African news. Uganda anti-LGBTQ+ Law approved by President Museveni. While the World watched in shock Uganda’s president Yoweri Museveni approved the harsh anti-LGBTQ law that will see it make the lives of the people who assume such a lifestyle a hell on earth.
The new legislation is one of the world’s strictest anti-gay measures and has been majorly condemned by the international community. We wrote about it here: Uganda anti-LGBTQ+ law: UN rights experts condemn parliament’s decision say it is an ‘Egregious violation of human rights’
“I now encourage the duty bearers under the law to execute the mandate bestowed upon them in the Anti-Homosexuality Act,” Speaker of Parliament Anita Among said in a post on Twitter on Monday.
“The people of Uganda have spoken, and it is your duty to now enforce the law in a fair, steadfast, and firm manner.”
Same sex relations were already illegal in Uganda as they are in more than 30 African countries, but the new law goes much further in targeting lesbian, gay, bisexual, transgender and queer (LGBTQ) people.
It imposes capital punishment for some behaviour including having gay sex when HIV positive, and stipulates a 20-year sentence for “promoting” homosexuality.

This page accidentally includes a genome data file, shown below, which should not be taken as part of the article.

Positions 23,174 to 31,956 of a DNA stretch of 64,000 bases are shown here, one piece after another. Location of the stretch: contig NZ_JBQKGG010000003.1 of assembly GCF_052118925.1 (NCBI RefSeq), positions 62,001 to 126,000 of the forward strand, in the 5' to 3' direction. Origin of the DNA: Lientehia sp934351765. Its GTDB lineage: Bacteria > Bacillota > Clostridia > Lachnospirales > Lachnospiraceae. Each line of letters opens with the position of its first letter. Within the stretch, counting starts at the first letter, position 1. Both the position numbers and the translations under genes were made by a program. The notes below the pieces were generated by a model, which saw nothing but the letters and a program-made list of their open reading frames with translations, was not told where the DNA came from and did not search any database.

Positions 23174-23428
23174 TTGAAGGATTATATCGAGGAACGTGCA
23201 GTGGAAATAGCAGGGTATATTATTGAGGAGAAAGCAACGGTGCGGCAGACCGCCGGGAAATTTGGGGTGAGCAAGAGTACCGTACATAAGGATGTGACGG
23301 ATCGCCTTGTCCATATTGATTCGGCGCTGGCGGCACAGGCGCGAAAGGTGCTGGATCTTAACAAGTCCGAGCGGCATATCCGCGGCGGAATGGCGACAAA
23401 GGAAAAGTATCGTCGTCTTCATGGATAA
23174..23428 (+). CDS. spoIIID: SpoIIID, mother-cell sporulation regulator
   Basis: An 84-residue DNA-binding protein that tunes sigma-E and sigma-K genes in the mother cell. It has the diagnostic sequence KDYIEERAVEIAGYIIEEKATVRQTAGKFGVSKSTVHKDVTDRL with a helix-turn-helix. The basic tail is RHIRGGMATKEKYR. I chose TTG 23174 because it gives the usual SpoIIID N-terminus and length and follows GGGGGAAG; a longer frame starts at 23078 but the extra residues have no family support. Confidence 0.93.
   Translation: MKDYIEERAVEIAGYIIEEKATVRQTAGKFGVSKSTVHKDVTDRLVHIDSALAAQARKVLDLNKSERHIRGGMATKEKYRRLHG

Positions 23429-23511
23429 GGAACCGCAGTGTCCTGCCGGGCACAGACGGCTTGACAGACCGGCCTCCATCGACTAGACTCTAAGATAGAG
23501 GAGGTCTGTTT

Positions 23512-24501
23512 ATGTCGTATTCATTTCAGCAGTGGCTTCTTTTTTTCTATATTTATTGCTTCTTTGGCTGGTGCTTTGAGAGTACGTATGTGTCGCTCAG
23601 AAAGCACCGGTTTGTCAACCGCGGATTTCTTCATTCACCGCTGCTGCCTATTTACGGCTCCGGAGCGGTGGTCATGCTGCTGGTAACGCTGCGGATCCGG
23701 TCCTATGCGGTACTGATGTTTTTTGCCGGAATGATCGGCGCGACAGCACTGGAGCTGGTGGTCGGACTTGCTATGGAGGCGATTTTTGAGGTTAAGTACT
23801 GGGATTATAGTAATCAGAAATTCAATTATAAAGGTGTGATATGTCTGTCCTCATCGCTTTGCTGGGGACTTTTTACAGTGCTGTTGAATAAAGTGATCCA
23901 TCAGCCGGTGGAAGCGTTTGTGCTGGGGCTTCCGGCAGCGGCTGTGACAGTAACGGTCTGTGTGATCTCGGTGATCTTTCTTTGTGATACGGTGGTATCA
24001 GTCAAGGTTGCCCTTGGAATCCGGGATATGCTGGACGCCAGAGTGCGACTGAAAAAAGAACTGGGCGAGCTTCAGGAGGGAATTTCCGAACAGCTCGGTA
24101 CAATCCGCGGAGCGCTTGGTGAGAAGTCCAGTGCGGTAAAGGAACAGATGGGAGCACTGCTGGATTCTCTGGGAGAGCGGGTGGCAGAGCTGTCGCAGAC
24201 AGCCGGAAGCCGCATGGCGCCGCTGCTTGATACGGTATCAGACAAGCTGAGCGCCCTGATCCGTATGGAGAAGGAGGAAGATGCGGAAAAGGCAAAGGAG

Museveni’s office said the Anti-Homosexuality Bill 2023 was among six pieces of legislation the president signed into law on Sunday.
Lawmakers passed a new draft of the legislation earlier this month, vowing to resist what they said was outside interference in their efforts to protect Uganda’s values from Western immorality.
The amended version said that identifying as gay would not be criminalised but “engaging in acts of homosexuality” would be an offence punishable with life imprisonment.
Who is a affected by the Uganda’s anti-LGBTQ+ law?
A person commits the offence of homosexuality if the person holds out as a lesbian, gay, transgender, a queer or any other orientation.’
The Uganda anti-LGBTQ+ Law which has been approved will also subject law breakers to a penalty of up to approximately euros 246,383 on entity convicted of promoting homosexuality. People under 18 who are convicted of engaging in homosexual acts face up to three years in prison with a period of ‘rehabilitation’.
Uganda’s president Yoweri Museveni has been a proud pusher of anti-gay monologues where he has in the past called LGBTQ+ members ‘deviants’ and now the decision to ostracise members of the community lays in his hands.
This Uganda LGBTQ law comes in the wake of several African countries like Kenya, Ghana and Zambia debating anti-gay policies and discrimination. Kenya’s Supreme court ruled that the gay community were banned from registering a rights organisation and that gay sex was to remain illegal.